My grief wakes up and phones a small town in Turkey. My grief accepts bribes in fresh fruit. My grief beats its imaginary friend. My grief calls out for food from the concrete factory. My grief owns a Citroën but won’t tell anyone. My grief sends angry letters to dead politicians. My grief scratches the four-letter word tattooed on its knuckles.
My grief is an ibis scrabbling through trash looking for comparison. My grief is under the credit card in the wallet of a flea beneath its wing. My grief is the bird’s call which remembers Egypt.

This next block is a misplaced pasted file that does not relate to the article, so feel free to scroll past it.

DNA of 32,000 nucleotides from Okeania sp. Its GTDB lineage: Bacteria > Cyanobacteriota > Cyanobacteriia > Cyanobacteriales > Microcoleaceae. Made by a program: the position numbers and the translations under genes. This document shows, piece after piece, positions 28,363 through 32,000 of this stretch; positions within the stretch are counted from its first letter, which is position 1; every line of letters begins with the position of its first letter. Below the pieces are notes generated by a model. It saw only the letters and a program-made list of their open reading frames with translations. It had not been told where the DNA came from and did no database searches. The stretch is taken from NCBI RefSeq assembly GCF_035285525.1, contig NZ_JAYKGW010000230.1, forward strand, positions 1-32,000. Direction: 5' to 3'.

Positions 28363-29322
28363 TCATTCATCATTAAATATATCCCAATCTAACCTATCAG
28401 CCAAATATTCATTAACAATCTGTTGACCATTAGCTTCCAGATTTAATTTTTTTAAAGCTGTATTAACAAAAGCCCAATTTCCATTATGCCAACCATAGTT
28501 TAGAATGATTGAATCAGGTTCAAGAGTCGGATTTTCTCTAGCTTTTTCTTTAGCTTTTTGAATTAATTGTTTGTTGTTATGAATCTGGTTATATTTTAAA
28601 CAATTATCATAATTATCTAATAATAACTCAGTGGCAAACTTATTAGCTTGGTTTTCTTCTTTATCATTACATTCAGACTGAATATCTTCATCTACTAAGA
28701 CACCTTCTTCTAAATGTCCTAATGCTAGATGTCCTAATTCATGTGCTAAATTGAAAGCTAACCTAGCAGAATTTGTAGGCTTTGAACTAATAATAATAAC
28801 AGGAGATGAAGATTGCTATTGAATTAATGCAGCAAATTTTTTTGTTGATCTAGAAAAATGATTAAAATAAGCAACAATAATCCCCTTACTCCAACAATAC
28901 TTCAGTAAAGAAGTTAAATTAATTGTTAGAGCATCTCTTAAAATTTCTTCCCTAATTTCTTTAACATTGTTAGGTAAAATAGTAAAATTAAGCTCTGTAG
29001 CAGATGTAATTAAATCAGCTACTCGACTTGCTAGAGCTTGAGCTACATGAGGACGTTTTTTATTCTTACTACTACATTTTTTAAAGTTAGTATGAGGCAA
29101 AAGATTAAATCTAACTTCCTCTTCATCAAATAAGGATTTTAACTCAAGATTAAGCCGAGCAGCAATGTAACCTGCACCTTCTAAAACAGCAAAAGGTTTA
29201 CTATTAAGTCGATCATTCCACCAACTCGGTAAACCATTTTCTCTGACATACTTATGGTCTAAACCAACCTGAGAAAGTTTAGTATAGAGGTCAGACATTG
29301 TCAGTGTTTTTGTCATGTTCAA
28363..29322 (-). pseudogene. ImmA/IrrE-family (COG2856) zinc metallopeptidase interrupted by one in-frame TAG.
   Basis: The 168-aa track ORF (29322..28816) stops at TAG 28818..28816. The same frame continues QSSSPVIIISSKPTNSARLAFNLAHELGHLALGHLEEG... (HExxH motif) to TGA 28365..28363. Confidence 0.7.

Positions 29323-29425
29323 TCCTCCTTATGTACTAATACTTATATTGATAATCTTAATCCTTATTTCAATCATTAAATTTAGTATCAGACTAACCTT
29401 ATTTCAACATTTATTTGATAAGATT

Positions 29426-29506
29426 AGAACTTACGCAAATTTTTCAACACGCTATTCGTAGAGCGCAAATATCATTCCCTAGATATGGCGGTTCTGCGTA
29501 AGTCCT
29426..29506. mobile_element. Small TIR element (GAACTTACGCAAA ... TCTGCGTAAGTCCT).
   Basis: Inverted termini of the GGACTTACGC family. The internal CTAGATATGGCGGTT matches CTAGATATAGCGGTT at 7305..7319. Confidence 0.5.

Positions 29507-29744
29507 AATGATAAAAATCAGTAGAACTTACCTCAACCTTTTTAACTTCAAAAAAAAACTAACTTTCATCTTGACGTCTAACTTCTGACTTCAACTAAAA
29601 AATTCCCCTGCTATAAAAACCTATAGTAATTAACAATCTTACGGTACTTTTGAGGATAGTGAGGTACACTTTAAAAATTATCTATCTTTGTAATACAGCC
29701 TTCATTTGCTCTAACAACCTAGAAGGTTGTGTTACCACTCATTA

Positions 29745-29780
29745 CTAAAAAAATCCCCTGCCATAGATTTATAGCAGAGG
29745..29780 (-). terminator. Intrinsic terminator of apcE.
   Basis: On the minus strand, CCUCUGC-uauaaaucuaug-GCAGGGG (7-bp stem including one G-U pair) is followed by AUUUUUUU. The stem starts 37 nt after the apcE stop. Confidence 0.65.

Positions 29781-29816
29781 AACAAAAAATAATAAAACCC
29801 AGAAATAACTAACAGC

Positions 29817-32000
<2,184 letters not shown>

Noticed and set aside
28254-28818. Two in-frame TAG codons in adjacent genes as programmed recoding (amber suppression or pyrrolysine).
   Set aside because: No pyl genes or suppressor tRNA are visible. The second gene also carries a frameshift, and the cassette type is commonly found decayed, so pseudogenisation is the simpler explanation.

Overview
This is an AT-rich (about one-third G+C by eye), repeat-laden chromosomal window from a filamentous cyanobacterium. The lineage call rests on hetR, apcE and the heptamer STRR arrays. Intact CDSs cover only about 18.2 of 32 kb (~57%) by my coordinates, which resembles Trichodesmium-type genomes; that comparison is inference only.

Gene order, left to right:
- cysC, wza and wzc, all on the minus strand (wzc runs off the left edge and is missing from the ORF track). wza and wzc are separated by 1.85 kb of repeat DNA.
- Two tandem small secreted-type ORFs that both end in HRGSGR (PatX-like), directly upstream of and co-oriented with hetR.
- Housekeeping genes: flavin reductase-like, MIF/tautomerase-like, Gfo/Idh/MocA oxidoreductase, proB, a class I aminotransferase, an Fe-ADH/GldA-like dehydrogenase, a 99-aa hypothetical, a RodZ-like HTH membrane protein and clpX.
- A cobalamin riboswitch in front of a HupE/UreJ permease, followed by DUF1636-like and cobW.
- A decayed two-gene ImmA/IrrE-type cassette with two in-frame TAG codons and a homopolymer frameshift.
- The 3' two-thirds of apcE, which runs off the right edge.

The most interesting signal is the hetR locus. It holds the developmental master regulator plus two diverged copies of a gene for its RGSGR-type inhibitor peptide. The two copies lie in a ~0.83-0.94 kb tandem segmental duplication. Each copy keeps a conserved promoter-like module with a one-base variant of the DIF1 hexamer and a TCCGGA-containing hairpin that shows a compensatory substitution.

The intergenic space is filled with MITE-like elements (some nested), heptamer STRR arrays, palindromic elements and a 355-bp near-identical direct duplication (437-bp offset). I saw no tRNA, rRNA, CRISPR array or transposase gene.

My grief can’t hear me or the waterfall we’re standing next to. It can’t see the cascade soaking the worn volcanic rock. But it can climb down the uneven face, careful in its cheap shoes, drink the clean water that runs over the lowest stones in its cupped hand, plunge in up to the wrist, and flex its digits feeling for angel’s teeth in the sand at the bottom.
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